Kathy Cramer provides sports opportunities for athletes of all abilities through SOAR Special Recreation of the Lowcountry
By Hannah Massen
Many people work for nonprofits to change other people’s lives, but Kathy Cramer says that her career in special education has profoundly changed her own.
Cramer is the executive director of SOAR Special Recreation of the Lowcountry, an organization that oversees local Special Olympics programs, including equestrian, tennis, bocce, swimming, kayaking, cheerleading, basketball, track & field, pickleball and bowling. SOAR gives children and adults with physical and cognitive disabilities the chance to participate in sports at all levels throughout the year, giving them the opportunity to develop physical fitness, build confidence, and discover new abilities.
“Special Olympics is essential to those in our community with intellectual disabilities,” Cramer said. “People with intellectual disabilities often are overlooked, resulting in a lack of access to opportunities and services, including education, employment, health care and other needs. I want to make sure that these individuals have the same opportunity to participate that everyone else has.”
Cramer moved to Hilton Head in 1977 and spent 33 years teaching special-education classes in the Beaufort County School District. While she was teaching, Cramer was the co-director of the Area 8 Special Olympics and made it her mission to instate the Special Olympics as an official school sport. Kathy founded SOAR in 2015, growing the organization’s roster from 140 athletes to the over 650 athletes who participate today.
Many of SOAR’s athletes have been there since the beginning. While Cramer says that these athletes (too many to count) have touched her life, she is especially proud of one 32-year-old man who has been participating in the local Special Olympics since he was 10. He has gone on to be a Special Olympics ambassador, representing the program at various events, and has competed in tennis at the Special Olympics USA Games in Orlando, Florida, as well as in equestrian with Heroes on Horseback at the Special Olympics World Games in Greece – his first trip on an airplane.
Although Cramer sees mostly familiar faces at each week’s sports practices, she says that no two days are the same for her. One day she’s at a bowling competition for adults with special needs and then the next day at a community resource fair with the Beaufort County Disability Coalition. That’s why she relies on SOAR’s over 300 volunteers to run its various weekly programs as well as the organization’s extensive network.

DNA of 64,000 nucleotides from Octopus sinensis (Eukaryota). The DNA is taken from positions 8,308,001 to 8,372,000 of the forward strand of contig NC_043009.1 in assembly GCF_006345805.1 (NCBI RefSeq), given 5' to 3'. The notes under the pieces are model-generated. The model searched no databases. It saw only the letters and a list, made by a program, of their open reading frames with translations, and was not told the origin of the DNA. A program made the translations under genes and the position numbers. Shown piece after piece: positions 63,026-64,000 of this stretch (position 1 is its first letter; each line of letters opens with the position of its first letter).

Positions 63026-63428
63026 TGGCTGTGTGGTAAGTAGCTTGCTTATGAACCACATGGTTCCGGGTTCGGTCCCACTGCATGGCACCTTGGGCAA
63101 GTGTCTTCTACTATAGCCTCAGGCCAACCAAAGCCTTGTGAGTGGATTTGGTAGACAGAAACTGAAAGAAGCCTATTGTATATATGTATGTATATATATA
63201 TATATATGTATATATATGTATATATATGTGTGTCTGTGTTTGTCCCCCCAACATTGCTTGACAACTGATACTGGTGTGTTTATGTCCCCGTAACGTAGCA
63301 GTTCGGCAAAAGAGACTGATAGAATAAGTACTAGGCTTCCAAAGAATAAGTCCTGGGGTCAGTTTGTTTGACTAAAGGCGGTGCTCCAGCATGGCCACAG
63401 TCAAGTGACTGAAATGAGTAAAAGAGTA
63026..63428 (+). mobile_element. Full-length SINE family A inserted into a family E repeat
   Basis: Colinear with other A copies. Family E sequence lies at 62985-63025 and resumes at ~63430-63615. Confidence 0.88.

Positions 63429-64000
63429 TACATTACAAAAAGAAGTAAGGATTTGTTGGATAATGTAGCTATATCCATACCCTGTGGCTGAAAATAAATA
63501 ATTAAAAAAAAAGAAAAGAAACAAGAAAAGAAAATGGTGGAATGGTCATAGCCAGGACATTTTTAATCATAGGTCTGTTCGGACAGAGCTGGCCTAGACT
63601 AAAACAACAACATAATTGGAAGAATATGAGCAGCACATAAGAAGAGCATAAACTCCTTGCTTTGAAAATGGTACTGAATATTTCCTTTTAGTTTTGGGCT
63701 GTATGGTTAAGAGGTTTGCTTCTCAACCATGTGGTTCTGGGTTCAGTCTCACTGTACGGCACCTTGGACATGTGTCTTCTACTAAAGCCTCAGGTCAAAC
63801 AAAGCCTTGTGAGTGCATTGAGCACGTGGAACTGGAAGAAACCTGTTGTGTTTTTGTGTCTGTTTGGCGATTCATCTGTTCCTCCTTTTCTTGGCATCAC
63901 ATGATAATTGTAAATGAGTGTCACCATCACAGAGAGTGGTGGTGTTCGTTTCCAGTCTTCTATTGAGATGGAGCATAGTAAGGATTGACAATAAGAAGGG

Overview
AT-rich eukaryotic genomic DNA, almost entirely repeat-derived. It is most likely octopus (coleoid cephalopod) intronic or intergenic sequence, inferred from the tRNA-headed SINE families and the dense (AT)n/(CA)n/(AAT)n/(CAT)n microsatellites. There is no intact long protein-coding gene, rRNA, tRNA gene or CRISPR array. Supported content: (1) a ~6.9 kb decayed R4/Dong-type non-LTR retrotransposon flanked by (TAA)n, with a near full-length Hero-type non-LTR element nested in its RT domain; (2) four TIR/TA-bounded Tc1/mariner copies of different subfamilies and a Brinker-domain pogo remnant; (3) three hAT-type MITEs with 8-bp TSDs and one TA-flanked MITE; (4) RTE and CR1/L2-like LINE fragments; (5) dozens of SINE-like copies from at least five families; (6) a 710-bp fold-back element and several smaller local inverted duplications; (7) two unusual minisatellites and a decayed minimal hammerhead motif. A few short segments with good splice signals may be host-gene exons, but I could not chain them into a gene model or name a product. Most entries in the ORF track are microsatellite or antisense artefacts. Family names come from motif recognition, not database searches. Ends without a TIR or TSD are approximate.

“Networking is a huge part of what I do, as we need a great deal of funds and resources to run Special Olympics programs,” she said. “We offer 10 Special Olympics sports as well as other programs for individuals with special needs, so there’s a lot of ground to cover. I spend a lot of time connecting and meeting with individuals, companies and other organizations in our community to partner with Special Olympics.”
In March 2023 Cramer was invited to speak at BNI Lowcountry Early Risers meeting, after which many of the members donated money for one of SOAR’s athletes, Charlotte Lewis, to compete at the Special Olympics World Games in Berlin. She also intends to speak at the Bluffton Rotary Club later this year. Cramer has been a member of BNI Lowcountry Early Risers for the last five years.
Although Cramer says she traversed a steep learning curve transitioning from being a teacher to her role as a nonprofit director, she wouldn’t go back and do anything differently if she could.
“My favorite part of what I do is having the honor to be around the greatest group of people put on this earth,” Cramer said. “I’ve learned that successful people have to have a passion for what they are doing.”
Kathy Cramer shares three of her networking secrets.
1. Grow your network. By expanding your network, you increase your chances of finding new opportunities and spreading your message.
2. Join a service club. This will help you forge a deeper connection with your community and is great for morale.
3. Listen more than you speak. You’d be surprised at what you learn when you actively listen.